How Safe Is Your Company Pension?

Retirement Income Planning, Calgary

It may seem like ancient history now, but it wasn't too long ago that Nortel Networks was a household name in Canada. The company was worth over $300 Billion and employed nearly 95,000 people. It declared bankruptcy protection in 2009 and it took the courts until the end of 2016 to decide how Nortel's liquidated assets would be distributed. Approximately 56,000 employees (20,000 in Canada) who were depending on a Nortel pension waited 7 years before receiving anything, and when they did get something it was a far cry from what they were expecting. According to a Financial Post article from October 21, 2016 each will get somewhere between 55 - 70 cents on the dollar.


It begs the question: How safe are company pensions? 


The defined pension plan has been slowly going the way of the Dodo bird as companies are opting for a more manageable plan such as the "Defined Contribution" plan. What's the difference?


Defined Contribution Plan: You and your employer match contributions to the plan. The responsibility to manage the plan and the investments rest with you. When you retire or leave your employer, the plan goes with you. It's up to you to contribute and to pick investments. If you chose wisely, you'll have money for retirement. If you chose poorly, then you will not have as much money for retirement. At least, you will not have to worry about "your company" mishandling your pension. Basically, you are on your own. The sad reality about these types of plans is that many Employers are not providing any education/assistance to help employees make informed decisions about their pensions.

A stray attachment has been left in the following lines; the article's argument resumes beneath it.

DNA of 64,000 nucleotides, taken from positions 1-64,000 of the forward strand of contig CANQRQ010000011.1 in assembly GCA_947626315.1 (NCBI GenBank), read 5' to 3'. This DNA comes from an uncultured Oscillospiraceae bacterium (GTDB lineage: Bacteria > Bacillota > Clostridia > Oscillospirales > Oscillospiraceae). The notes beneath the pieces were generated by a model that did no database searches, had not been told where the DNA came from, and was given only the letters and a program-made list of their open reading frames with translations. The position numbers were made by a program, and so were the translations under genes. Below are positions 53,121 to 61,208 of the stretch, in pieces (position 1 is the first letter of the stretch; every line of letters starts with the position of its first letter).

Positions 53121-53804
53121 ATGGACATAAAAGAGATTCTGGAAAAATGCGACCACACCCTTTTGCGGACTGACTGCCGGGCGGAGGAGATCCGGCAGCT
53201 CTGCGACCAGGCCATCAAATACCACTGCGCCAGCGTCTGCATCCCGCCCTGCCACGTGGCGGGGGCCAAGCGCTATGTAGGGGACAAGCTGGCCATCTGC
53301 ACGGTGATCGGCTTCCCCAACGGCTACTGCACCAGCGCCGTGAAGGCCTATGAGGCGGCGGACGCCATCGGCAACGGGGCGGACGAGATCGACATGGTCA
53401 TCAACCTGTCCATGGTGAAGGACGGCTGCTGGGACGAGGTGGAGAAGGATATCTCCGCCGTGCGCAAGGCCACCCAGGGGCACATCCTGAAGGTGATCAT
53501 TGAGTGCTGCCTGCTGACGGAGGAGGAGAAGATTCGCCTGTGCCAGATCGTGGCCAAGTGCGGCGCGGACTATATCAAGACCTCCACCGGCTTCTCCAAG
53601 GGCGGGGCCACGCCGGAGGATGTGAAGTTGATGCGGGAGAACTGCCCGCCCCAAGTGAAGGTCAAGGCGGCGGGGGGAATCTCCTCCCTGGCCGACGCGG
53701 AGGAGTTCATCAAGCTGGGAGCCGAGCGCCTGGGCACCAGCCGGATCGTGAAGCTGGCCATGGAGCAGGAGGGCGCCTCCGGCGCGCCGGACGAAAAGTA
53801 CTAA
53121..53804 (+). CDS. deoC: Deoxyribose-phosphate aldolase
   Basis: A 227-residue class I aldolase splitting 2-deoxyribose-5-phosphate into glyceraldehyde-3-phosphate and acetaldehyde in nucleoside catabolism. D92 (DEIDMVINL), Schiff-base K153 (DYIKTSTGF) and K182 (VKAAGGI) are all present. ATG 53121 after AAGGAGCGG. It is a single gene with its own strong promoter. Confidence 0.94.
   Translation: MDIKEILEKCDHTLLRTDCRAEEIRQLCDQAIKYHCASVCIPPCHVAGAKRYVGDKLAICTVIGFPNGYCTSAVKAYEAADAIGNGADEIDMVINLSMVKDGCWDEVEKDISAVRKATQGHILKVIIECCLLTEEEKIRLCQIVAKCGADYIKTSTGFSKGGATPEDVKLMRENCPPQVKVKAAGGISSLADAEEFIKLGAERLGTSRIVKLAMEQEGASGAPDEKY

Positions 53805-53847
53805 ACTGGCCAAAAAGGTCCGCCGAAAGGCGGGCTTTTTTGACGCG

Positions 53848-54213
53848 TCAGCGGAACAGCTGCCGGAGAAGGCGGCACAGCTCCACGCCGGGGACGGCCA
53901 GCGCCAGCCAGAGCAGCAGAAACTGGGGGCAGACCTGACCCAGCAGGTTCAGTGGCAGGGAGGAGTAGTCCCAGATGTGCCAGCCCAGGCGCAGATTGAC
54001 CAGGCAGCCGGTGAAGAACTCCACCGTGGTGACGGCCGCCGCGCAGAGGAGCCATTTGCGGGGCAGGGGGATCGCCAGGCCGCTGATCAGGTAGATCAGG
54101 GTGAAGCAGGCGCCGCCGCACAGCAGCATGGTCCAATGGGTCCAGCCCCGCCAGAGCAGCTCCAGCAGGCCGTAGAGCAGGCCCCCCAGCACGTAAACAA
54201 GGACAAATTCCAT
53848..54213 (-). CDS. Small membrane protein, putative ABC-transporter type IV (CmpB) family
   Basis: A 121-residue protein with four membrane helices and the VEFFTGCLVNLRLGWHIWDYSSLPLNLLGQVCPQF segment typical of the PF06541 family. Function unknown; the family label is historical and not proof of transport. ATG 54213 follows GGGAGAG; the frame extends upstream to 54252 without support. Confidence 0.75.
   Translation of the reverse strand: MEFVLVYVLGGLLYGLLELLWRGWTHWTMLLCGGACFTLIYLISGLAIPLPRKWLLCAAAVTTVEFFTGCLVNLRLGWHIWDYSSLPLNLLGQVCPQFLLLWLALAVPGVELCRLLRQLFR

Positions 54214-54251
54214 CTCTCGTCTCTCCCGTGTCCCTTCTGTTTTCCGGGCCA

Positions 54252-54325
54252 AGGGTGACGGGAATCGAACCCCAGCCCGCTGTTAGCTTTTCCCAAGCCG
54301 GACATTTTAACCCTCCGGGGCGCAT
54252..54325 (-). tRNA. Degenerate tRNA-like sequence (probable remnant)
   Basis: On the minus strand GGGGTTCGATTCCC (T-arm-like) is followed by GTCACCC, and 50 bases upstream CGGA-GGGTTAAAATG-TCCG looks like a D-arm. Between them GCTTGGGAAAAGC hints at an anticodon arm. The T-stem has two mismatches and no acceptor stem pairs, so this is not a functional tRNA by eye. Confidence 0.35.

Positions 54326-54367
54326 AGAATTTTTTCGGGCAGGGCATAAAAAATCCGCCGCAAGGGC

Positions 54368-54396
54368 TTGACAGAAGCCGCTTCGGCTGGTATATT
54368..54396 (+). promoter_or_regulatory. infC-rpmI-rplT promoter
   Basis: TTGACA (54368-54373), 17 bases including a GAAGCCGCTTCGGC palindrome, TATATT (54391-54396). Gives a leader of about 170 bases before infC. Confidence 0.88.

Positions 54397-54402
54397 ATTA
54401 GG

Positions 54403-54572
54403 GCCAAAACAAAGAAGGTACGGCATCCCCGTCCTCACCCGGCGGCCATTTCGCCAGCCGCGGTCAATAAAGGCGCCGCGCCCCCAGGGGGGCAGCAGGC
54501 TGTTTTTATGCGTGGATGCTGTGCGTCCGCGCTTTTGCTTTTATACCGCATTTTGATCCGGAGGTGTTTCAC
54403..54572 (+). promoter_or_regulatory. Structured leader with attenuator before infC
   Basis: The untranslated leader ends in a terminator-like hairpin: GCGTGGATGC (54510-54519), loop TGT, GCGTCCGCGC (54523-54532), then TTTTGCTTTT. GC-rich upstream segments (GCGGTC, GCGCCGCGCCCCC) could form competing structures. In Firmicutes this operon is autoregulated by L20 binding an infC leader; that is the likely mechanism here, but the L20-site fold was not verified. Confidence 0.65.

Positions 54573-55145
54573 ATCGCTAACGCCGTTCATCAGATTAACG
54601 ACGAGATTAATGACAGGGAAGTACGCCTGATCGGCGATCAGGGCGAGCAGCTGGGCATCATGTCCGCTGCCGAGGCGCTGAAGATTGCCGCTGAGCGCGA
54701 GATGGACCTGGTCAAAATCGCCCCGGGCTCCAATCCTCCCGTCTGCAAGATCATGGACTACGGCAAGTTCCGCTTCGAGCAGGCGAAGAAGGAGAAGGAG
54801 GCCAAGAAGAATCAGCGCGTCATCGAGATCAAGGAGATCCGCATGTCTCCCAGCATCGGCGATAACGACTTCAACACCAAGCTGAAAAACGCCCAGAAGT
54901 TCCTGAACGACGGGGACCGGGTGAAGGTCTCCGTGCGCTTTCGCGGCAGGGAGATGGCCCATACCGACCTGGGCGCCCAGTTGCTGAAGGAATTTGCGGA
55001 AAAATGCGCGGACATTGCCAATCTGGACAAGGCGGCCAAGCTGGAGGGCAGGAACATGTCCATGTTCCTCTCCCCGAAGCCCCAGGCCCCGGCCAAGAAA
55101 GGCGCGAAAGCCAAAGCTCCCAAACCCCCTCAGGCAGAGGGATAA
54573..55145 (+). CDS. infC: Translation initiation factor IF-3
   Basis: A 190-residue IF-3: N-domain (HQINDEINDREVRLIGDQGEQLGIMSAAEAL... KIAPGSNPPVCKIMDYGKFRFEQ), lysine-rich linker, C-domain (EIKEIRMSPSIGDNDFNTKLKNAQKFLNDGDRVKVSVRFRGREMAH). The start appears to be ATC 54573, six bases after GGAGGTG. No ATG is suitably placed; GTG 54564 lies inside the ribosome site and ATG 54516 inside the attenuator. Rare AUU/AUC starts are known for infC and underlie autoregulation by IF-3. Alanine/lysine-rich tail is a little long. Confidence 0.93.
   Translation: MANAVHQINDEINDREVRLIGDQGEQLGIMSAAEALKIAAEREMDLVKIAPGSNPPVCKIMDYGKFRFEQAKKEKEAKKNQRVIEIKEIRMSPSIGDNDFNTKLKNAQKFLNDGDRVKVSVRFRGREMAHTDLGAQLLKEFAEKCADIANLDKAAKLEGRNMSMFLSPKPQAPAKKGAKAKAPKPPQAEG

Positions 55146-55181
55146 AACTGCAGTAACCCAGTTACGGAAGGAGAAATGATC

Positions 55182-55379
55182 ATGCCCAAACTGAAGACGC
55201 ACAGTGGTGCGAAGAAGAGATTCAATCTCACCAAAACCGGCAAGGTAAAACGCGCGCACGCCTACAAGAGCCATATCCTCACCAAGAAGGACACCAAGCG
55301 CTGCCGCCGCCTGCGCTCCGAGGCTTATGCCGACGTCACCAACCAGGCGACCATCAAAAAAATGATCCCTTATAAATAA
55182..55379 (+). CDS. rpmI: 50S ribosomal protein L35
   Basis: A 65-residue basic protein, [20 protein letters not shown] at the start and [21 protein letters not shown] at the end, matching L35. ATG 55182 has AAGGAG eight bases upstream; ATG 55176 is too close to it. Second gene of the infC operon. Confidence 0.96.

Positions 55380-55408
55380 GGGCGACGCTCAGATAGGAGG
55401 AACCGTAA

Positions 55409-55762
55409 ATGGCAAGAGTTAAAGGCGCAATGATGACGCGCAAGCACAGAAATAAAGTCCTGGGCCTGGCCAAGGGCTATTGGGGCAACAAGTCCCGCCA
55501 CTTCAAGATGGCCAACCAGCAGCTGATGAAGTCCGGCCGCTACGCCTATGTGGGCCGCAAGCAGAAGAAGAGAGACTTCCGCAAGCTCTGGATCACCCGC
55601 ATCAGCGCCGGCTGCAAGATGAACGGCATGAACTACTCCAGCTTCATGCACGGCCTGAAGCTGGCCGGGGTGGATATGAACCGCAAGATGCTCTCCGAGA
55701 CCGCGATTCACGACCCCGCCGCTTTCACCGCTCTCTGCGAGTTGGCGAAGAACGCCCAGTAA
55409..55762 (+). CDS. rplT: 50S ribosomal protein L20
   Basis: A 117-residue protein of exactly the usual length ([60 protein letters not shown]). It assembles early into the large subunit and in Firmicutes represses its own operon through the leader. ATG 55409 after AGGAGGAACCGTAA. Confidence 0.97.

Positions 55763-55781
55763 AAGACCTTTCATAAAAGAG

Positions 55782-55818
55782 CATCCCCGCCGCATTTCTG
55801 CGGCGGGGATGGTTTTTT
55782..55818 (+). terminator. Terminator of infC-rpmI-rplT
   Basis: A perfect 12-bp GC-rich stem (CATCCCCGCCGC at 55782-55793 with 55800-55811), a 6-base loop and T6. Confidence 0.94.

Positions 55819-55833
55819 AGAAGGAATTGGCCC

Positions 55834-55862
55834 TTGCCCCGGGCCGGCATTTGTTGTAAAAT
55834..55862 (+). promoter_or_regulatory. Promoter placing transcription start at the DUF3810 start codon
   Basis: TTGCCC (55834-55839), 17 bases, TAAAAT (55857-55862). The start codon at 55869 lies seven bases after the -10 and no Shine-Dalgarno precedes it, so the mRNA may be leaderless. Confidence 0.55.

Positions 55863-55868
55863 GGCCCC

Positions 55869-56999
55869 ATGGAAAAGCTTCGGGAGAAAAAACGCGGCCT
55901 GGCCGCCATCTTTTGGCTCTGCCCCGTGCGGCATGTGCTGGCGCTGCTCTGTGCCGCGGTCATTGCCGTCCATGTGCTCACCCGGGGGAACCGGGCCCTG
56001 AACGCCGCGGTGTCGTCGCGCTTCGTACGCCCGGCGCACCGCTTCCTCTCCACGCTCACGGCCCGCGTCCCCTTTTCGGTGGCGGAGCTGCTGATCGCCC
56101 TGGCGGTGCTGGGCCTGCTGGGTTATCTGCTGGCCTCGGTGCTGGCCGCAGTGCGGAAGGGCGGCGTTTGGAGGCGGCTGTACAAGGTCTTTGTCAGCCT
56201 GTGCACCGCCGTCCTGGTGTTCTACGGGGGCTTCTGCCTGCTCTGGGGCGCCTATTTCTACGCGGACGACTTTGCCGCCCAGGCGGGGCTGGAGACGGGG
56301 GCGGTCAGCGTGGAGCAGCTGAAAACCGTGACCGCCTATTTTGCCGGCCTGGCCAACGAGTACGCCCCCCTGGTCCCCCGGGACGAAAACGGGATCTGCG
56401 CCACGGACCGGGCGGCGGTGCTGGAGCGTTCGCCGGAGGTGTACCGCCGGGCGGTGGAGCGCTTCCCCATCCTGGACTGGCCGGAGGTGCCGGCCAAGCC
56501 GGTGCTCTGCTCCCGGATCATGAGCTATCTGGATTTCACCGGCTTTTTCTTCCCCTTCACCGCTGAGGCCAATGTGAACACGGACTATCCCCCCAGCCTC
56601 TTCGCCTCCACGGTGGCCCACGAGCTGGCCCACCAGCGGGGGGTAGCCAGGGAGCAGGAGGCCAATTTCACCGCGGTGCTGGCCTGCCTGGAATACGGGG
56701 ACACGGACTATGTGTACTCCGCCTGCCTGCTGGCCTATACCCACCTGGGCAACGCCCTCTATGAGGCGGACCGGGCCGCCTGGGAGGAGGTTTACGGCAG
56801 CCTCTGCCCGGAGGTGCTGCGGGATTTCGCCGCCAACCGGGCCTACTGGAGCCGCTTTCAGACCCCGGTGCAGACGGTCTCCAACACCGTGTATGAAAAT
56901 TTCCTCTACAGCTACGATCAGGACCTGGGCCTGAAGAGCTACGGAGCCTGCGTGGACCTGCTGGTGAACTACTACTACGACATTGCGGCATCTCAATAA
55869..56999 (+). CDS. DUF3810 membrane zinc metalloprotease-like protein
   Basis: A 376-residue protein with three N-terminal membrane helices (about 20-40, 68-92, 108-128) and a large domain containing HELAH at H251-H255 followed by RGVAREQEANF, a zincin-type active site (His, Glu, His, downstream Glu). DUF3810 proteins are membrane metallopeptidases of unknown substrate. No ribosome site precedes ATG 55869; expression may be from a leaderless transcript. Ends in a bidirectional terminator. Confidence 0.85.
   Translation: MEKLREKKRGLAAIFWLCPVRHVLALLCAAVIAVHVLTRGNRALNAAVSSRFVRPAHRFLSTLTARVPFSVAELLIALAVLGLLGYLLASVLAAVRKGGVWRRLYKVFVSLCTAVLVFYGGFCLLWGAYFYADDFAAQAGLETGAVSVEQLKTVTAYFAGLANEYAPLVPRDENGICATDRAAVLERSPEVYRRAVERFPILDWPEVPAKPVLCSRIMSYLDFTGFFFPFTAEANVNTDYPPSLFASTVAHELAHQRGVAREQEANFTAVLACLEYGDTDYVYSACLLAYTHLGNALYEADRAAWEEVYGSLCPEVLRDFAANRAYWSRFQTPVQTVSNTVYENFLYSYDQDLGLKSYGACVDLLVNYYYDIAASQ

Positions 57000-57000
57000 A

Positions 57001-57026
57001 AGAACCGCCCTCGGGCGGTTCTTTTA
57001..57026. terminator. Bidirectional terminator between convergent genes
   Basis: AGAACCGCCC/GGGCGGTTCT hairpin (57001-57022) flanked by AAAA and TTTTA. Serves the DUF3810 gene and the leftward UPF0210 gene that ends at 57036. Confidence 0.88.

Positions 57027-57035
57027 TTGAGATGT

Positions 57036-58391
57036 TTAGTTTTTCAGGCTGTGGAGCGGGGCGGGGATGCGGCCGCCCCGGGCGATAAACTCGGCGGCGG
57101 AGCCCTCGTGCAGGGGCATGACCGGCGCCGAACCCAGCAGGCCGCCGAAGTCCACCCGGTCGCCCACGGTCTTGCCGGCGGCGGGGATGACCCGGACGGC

Defined Benefit Plan: Your company sets up a plan for you and will guarantee you a certain amount of money in retirement for the rest of your life. These plans were popular for many decades, but have lost their popularity in the past 10 years as more and more company's are now faced with what is known as "Underfunded Pension Liabilities". According to a National Post article (Dec.16, 2013) Canada Post, for example, has a deficit in their pension plan to the tune of $6.5 Billion dollars. What that means is that they do not have enough money in their fund to honour the promised pension payments to their members. As more and more workers retire the plan has to pay out more and as time marches on, this will become a big problem. 


How did this happen? 


1. The investment returns have not been very good. These types of pensions have to be managed and normally will be restricted to certain types of investments. Pension managers are limited to the level of risk they can expose the plan's money. They will have a mandate to invest most of the money into a "fixed income" type of investments, such as bonds. As you know, interest rates have been on a 35-year decline. If the overall pension fund's returns are decreasing, so is the fund size. As more members retire and start to draw on the funds, there is more money going out than there is coming in. Add to the fact that the investment growth is shrinking and you end up with a fund that is now at risk of being depleted more quickly than was previously predicted.